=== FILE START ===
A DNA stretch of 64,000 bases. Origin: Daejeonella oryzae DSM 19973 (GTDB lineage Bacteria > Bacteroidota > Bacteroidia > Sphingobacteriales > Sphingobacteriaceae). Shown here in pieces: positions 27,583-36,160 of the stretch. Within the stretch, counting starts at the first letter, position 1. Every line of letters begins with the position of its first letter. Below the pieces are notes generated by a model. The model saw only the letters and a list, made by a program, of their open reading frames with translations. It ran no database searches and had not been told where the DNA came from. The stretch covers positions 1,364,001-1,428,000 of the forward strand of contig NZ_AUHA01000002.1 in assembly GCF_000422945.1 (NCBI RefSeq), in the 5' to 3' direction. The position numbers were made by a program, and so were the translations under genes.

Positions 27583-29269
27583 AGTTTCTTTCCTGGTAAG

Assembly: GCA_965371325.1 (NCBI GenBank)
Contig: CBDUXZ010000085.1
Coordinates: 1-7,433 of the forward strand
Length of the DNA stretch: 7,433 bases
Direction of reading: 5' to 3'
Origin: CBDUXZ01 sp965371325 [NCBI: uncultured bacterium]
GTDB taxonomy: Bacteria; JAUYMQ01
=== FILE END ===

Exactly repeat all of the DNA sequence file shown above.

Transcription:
A DNA stretch of 64,000 bases. Origin: Daejeonella oryzae DSM 19973 (GTDB lineage Bacteria > Bacteroidota > Bacteroidia > Sphingobacteriales > Sphingobacteriaceae). Shown here in pieces: positions 27,583-36,160 of the stretch. Within the stretch, counting starts at the first letter, position 1. Every line of letters begins with the position of its first letter. Below the pieces are notes generated by a model. The model saw only the letters and a list, made by a program, of their open reading frames with translations. It ran no database searches and had not been told where the DNA came from. The stretch covers positions 1,364,001-1,428,000 of the forward strand of contig NZ_AUHA01000002.1 in assembly GCF_000422945.1 (NCBI RefSeq), in the 5' to 3' direction. The position numbers were made by a program, and so were the translations under genes.

Positions 27583-29269
27583 AGTTTCTTTCCTGGTAAG

Assembly: GCA_965371325.1 (NCBI GenBank)
Contig: CBDUXZ010000085.1
Coordinates: 1-7,433 of the forward strand
Length of the DNA stretch: 7,433 bases
Direction of reading: 5' to 3'
Origin: CBDUXZ01 sp965371325 [NCBI: uncultured bacterium]
GTDB taxonomy: Bacteria; JAUYMQ01